entomo: from ancient Greek ἔντομα, entoma (insect)
phag: from ancient Greek φάγος, phágos (eater)
Dogs and humans possess a long history of cohabitation and mutual assistance. For ages dogs have eaten all kind of food shared by men, which made their digestive system very adaptable.
Even though dogs can live on a vegetarian diet for a while, they are basically carnivorous specie, just like their ancestor: wolves. Proof of their true nature can be seen in their teeth: 4 long canines – or fangs – and 4 sharp carnassials teeth (the fourth maxillary premolars and the first mandibular molars). Those teeth have a very specific function: grab a prey and tear its flesh. But dogs are not strictly carnivorous. As animal protein are an important part of their diet, it must also include plants. Beside small preys, a dog in the wild would eat fruits like berries, wild vegetables and herbs or grains, which are vitamins, minerals and oligo-elements sources.
Nevertheless, some very important nutrients can only come from other animals.
For instance B12 vitamin, proved to be essential for the nervous system and brain and to renew many types of body cells. It is found in meat, milk, fish, eggs … and some insects such as Hermetia illucens (the black soldier fly), crickets or termites. Amazingly, insects such as crickets or larvaes of the black soldier fly show levels of calcium and iron that are many times higher than those of meat, for same weight basis. Furthermore, their protein content is up to 2 times higher than those found in meat. If a hunting dog could all at once eat enough of those very nutritional insects, they could easily replace other type of preys. Incidentally the bat-eared fox – Otocyon megalotis -, an african cousin of the dog, is mostly insectivore. Insects found in abundance in its natural environment fulfit all its needs.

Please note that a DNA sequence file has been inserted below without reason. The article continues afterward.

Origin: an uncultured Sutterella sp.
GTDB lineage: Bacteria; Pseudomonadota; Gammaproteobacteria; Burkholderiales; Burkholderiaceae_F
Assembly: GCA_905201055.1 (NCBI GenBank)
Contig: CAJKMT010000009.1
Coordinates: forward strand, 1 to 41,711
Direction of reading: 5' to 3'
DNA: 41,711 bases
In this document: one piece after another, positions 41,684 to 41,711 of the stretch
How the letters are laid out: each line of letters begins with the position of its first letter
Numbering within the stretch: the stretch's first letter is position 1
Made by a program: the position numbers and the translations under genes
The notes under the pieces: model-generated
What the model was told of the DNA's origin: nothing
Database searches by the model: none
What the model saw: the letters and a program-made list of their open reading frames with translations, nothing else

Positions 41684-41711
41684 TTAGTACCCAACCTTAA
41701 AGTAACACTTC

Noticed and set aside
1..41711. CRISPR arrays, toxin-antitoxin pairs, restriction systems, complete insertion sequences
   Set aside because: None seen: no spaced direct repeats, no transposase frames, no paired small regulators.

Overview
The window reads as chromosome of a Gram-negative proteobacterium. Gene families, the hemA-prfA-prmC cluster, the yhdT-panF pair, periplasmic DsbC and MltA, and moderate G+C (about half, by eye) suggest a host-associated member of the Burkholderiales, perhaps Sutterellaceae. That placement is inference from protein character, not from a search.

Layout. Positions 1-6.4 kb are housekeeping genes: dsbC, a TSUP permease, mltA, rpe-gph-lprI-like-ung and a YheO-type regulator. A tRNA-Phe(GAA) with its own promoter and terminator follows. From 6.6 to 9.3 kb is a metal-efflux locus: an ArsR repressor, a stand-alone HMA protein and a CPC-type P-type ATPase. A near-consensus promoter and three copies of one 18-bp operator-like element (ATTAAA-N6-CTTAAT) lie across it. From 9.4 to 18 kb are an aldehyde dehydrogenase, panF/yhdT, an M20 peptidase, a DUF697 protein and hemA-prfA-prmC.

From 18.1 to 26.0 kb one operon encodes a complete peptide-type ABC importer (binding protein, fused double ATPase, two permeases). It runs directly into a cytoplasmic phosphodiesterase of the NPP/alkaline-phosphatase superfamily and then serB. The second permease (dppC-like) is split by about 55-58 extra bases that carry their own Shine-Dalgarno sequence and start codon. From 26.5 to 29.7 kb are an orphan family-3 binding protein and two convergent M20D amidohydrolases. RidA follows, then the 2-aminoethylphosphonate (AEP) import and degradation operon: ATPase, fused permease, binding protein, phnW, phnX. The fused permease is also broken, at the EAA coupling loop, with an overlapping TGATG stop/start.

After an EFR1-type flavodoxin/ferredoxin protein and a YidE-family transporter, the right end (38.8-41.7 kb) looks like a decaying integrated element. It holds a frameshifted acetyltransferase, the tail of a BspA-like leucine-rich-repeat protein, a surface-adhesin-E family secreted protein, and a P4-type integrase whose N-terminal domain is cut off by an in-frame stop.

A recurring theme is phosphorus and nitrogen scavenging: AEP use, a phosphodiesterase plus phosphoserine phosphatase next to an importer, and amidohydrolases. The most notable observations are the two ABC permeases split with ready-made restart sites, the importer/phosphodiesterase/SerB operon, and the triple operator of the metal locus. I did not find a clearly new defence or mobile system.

But these days, dogs no longer hunt for their survival. They rely on humans to get access to well-balanced quality foods. For comparable weight basis, insects such as Hermetia illucens nymphs contain more protein, calcium and iron, and as much vitamin B12 as any other type of meat. Included in a dog’s diet in replacement of meat, they provide all the animal proteins and essential nutrients their carnivorous nature needs. They are tasty, hypoallergenic and require a minimal use of water, land and food to be produced. They are an ecological, sustainable and ethical option to the problem of intensive livestock farming and its negative impacts on the environment.
With today’s high quality dry foods, dogs don’t use their carnassials teeth to tear meat anymore. They would rather chew on dog toys or even occasionaly on our shoes ! But whenever they see an insect within their reach, their instinct will dictate them to make a mouthful of this easy prey.
So indeed, man’s best friend may very well be an entomophagous!
Véronique Glorieux is a canadian-board veterinarian who cumulates more than 10 years of medical work and experience with dogs and cats. Animal wellfare and environment are 2 topics that moves her. She lives now in Berlin, where she co-founded Eat Small and uses her experience in a different field of practice. With healthy and sustainable insect-based pet food she aims to support both the health of pets and of the planet.